News and Information

Voluntary Repatriation
March 30, 2005


Namibian High Commissioner to Botswana, There-sia Samaria.
Tripartite Talks Plan Return of Refugees in Botswana

By Chrispin Inambao
PREVIOUSLY stalled efforts to repatriate over a thousand Nami-bians still holed up at a refugee camp in neighbouring Botswana were suddenly revived yesterday when senior officials from the two countries and from the UNHCR met in Gabo-rone.
Several efforts have been made in the past for the voluntary repatriation of hundreds of Namibians who fled to Botswana prior to the secessionist uprising and after August 02, 1999 on grounds that they were being persecuted in the aftermath of the rebellion.
Some of the Namibians who previously held relatively decent jobs before their flight to Botswana are said to have taken menial forms of employment such as farm labour and cattle-herding in areas close to the refugee camp.
In a statement availed to New Era yesterday, Private Secretary to Botswana President Festus Mogae, Jeff Ramsay confirmed yesterday’s meeting that also involved the United Nations High Commission for Refugees (UNHCR).
Namibian High Commissioner to Botswana Theresia Samaria led the Namibian delegation, which included Caprivi Regional Governor Bernard Sibalatani, while their counterparts included Tuelonyana Ditlhabi Oliphant, the Permanent Secretary, Political Affairs. The last time the officials met was some two years ago.
The last time the officials were supposed to meet was in the period between July and October last year, following some talks involving members of the Botswana/Namibia Joint Commission meeting on security and defence held in Gantsi, Botswana.
After a successful signing of the tripartite agreement in March 2002, a total of 1 011 Namibians were voluntarily returned to Namibia in August and October 2002.
At the meeting Oliphant said,“It was expected that the remaining group, totalling nearly 1 200, would be afforded the same opportunity to voluntarily return home in 2003 and 2004. However, due to circumstances beyond our control it was not to be.”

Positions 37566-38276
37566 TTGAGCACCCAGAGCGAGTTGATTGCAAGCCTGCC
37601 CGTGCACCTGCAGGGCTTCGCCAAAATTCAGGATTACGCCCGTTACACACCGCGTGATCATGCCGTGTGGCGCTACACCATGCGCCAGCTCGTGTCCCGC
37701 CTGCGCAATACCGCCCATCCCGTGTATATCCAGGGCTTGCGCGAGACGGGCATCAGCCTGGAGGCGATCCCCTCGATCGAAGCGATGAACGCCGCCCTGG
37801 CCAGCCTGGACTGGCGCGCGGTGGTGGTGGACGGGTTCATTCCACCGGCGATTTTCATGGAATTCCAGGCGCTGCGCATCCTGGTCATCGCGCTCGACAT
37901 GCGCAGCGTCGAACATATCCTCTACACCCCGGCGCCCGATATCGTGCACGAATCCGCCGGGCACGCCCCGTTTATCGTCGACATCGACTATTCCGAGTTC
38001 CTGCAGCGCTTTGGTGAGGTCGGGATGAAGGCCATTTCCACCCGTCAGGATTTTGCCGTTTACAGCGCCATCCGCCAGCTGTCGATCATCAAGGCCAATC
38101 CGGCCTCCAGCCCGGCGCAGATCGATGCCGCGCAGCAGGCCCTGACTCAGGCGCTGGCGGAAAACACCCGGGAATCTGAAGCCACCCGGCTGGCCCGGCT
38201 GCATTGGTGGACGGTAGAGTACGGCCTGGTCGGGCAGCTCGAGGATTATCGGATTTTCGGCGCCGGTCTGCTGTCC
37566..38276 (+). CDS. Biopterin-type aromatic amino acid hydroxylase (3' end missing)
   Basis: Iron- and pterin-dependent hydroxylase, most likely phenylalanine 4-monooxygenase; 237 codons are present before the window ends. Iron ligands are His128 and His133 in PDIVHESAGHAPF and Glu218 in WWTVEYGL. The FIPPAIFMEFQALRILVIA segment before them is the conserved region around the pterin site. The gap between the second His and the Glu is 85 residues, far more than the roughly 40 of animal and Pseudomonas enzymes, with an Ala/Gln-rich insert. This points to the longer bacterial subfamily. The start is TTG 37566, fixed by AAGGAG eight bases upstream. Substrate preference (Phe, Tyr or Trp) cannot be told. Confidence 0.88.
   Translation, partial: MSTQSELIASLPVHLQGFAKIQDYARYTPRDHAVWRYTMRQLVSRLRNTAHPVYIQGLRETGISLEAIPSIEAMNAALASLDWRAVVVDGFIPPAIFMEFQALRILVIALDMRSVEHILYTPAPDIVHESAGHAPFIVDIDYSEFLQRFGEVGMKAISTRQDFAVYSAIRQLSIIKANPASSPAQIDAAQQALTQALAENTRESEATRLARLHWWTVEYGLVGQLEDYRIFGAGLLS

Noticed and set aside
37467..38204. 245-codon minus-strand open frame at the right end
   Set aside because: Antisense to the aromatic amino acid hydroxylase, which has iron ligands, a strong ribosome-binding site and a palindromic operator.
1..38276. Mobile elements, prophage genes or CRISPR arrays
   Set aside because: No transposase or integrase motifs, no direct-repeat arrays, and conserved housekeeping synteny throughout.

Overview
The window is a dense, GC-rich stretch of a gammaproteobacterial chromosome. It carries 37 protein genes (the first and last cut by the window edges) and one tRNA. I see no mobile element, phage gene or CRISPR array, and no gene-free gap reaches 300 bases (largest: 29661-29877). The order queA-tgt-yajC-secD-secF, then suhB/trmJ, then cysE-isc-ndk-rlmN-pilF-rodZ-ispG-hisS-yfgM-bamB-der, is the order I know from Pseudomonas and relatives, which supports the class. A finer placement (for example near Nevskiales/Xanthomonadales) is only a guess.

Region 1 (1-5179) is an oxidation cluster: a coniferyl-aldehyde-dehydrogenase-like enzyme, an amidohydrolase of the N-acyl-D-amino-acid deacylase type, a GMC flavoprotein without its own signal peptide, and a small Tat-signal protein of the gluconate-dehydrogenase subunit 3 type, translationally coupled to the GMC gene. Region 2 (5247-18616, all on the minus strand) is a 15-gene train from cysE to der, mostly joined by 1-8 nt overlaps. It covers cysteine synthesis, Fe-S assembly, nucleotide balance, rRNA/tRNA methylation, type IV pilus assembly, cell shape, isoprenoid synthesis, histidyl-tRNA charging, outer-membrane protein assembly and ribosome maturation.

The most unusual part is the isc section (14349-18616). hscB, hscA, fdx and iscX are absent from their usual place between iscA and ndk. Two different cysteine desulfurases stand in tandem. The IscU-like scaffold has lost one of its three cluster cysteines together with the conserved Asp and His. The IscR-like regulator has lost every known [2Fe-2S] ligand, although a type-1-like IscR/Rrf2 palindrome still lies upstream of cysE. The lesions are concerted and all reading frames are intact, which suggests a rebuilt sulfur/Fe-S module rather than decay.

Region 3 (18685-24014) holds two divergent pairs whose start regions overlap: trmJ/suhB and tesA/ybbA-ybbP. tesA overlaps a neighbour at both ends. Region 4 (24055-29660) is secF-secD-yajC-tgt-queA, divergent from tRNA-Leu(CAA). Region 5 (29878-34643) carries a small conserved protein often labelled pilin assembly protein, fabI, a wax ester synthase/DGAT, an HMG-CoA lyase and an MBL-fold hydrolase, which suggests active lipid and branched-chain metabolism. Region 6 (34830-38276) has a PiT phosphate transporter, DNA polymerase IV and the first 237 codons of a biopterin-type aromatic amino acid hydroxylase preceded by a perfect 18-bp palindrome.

One of the major setbacks was the “low registration” of refugees who volunteered to come back to Namibia, where a treason trial is currently underway to try some of the key figures implicated in the Caprivi uprising that left several people dead in August 1999.
Oliphant said the tripartite Commission “in its wisdom” proposed ways and means of facilitating and speeding up the process but this did not bear positive results.
“It will be important for the Commission to take stock of some of these experiences and use them as lessons for the future,” said the senior official.
Yesterday’s meeting that took place at the behest of the three parties was aimed at mapping out a strategy on how those who are home-sick could be assisted to make a swift, safe and dignified return back to their motherland.
It was noted that although no large number of Namibian refugees have registered for repatriation since the last exercise, a considerable number “have been making inquiries both verbally and in writing” on how they could be repatriated.
Unfortunately, most of them were advised to wait to be processed under the ambit of the tripartite agreement, though positively it was also noted that the clearance of 29 Namibians who registered for voluntary repatriation will “act as a boost for the exercise as well as the morale of those who have been waiting for a long time to go back home”.
Officials acknowledged that they have lost time and that some of the refugees have also lost their patience and it was suggested that it is thus important to be innovative within the realm of Botswana’s law and international obligations to find a durable solution to this pending problem. Yesterday’s meeting deliberated on the settlement of the refugees as this has an impact on voluntary repatriation, as well as “on the morale and well-being of (Namibian) refugees in general”.


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